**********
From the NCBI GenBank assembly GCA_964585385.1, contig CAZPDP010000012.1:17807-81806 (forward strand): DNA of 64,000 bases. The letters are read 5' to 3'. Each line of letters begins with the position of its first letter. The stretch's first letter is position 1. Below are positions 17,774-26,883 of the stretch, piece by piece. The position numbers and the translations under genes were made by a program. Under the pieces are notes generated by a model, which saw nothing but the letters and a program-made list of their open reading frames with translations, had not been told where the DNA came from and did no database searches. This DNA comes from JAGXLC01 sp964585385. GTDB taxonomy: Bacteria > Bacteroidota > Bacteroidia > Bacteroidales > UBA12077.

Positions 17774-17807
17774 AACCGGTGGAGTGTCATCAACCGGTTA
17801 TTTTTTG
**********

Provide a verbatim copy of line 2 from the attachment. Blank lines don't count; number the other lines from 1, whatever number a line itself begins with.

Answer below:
Positions 17774-17807